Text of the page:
My favorite honey is the one in the plastic bear.

              There. Let the flaming begin.

              :}

              4 Replies
              1. re: librarianjen

                There are many kinds of honey that come in plastic bears. Do you have a specific one you like, or do you just like the bear?

                A lot of generic honey in plastic bears comes from China and may be adulterated. I just looked at one that doesn't specify country of origin on the printed label, but instead has it stamped on the top, which leads me to believe that the source of this particular company's honey may be different from bottling to bottling.

                1. re: Ruth Lafler

                  Interesting! I just always reach for 'the bear' (lol - no particular brand that I know of) because I know it will just taste like 'generic' straight-up honey, without 'flavors.' I've had a few flavored honeys that I just didn't like.

                  Although after reading this thread, I'm really interested in trying orange blossom honey - how could that NOT be good? tee hee

                  And to be honest, I kind of do like the bear. It makes me smile. :)

                  1. re: librarianjen

                    Just to clarify: there's a difference between honey that has flavors added to it and honey that tastes different because it's made from the pollen/nectar of different plants. It wasn't until I started sampling the different honeys from one of the honey sellers at the farmers market that I realized how much of a difference what the bees used to make the honey could make.

                    I think it's really worth the time to set up a honey tasting and at least get a sense of the possibilities, even if you do in the end prefer generic honey over varietal honey. And you can always transfer whatever honey you like into an empty bear!

                    1. re: Ruth Lafler

                      If you want to taste how different honeys can be you can get a sampler pack from many honey places. Here is one I link to simply because I am aware of them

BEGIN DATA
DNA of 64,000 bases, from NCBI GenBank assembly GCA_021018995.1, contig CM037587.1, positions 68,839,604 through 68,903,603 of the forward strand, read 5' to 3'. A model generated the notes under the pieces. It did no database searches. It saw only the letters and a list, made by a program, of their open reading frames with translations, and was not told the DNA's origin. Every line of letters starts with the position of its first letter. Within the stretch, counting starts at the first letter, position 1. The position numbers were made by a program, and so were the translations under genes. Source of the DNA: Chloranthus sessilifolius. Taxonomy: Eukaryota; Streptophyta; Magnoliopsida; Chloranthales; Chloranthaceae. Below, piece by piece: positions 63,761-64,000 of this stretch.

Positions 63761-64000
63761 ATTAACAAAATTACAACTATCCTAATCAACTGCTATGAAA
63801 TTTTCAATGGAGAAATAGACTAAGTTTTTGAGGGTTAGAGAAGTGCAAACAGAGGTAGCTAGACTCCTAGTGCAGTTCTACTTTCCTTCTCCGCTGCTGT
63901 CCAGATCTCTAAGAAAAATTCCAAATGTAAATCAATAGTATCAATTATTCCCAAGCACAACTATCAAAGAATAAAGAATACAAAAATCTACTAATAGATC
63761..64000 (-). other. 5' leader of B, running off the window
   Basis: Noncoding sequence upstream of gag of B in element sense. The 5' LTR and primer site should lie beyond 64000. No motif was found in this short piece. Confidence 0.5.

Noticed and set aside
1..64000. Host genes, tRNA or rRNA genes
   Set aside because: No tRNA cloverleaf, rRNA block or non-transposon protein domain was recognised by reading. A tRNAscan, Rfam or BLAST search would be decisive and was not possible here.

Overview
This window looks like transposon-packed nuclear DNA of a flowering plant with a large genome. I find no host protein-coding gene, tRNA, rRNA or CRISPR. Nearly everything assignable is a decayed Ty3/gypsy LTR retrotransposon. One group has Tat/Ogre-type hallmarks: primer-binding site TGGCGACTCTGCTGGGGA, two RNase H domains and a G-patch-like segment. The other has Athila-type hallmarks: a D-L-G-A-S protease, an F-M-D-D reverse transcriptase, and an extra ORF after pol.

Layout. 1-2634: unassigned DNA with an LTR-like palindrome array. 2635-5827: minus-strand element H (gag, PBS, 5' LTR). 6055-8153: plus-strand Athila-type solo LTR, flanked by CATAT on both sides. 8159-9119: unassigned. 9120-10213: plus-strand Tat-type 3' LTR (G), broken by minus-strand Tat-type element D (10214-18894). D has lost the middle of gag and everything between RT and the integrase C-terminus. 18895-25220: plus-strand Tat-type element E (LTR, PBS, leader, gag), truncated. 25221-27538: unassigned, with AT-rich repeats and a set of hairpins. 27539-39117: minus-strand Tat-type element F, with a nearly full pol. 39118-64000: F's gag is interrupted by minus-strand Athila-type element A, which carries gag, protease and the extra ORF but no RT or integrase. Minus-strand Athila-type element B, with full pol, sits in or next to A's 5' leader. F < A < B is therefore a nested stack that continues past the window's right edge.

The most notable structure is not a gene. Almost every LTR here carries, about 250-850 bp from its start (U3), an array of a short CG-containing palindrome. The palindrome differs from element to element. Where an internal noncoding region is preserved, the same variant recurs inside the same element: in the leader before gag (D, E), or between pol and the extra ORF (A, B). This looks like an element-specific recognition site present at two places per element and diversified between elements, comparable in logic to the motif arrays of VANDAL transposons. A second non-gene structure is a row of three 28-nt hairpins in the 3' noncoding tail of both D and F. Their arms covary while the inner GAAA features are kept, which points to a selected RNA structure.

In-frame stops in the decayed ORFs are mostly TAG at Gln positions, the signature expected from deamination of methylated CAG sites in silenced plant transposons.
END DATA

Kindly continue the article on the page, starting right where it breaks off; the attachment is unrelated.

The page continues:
http://www.marshallshoney.com/p-213-3...

                      But I bet you can get something similar from a lot of places. Generally the darker the stronger, and the honeys from the nectar/pollen of a certain plant have a taste somewhat reminiscent of the blossoms.

              2. Depends on the application. I like our local producers (Marshall Farms is a favorite for their variety, but they do bring in honeys from other regions). I like eucalyptus for a strong honey, wildflower blends tend to be mild here which are wonderful for some applications. Everyday use, we tend to use a mesquite honey which is rather bold, but not too dark. And cheap. We get one called Wild West, which is almost chocolatey in flavor.

                Don't know anything about health benefits.

                1. As the great grandaughter of a beekeeper I love all honey. But my favorite is the darker honeys. Buckwheat especially. Basswood is good also. It all depends on what tastes good to you.

                  1 Reply
                  1. re: KristieB

                    Basswood is another common name for Linden. When they are in flower here, the scent is just beautiful. I'll have to try that if and when I see it...